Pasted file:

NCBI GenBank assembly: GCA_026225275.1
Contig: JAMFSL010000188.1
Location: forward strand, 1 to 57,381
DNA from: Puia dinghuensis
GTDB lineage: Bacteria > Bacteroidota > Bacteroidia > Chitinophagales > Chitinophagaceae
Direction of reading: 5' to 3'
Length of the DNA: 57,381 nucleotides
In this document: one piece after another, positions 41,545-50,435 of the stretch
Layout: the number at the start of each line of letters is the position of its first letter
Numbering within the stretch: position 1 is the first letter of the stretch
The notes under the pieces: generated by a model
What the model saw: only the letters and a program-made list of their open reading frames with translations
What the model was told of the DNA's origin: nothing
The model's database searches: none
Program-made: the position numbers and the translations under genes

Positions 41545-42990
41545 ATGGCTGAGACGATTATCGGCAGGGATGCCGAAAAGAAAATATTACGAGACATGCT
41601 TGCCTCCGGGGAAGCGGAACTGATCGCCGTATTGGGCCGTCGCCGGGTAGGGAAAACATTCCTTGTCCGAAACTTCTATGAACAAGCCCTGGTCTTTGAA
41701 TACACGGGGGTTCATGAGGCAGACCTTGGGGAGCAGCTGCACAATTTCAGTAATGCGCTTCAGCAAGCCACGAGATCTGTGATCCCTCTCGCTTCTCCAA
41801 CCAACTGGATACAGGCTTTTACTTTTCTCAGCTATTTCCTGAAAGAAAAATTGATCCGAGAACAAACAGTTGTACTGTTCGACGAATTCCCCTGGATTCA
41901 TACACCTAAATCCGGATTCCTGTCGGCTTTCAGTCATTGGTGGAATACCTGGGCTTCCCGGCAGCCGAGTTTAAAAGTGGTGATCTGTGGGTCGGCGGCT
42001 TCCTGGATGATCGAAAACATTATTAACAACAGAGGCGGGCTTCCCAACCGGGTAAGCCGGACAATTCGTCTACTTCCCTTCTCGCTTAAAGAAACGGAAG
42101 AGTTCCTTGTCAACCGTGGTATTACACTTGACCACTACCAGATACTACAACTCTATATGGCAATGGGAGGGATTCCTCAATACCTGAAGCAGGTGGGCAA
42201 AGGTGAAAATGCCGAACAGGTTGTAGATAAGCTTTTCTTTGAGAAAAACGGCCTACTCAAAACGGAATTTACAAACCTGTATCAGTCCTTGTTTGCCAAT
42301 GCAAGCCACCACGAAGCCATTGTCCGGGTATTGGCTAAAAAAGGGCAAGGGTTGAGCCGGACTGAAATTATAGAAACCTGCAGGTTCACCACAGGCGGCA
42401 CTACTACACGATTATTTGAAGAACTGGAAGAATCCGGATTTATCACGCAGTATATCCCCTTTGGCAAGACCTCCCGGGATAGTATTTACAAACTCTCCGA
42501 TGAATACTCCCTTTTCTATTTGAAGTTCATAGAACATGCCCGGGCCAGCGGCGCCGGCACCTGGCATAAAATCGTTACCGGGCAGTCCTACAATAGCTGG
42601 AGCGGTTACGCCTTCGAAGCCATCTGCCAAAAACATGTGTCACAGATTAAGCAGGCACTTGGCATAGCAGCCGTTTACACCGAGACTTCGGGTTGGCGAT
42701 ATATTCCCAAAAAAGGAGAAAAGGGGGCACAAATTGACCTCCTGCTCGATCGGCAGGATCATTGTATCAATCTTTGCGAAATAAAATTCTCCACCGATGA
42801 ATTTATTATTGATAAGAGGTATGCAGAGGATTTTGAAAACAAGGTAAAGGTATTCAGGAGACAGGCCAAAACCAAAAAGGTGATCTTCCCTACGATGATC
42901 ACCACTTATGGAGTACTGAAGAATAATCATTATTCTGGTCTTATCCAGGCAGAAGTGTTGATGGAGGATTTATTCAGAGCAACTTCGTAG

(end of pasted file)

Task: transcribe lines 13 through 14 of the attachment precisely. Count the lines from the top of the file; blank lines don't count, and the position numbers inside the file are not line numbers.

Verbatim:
What the model was told of the DNA's origin: nothing
The model's database searches: none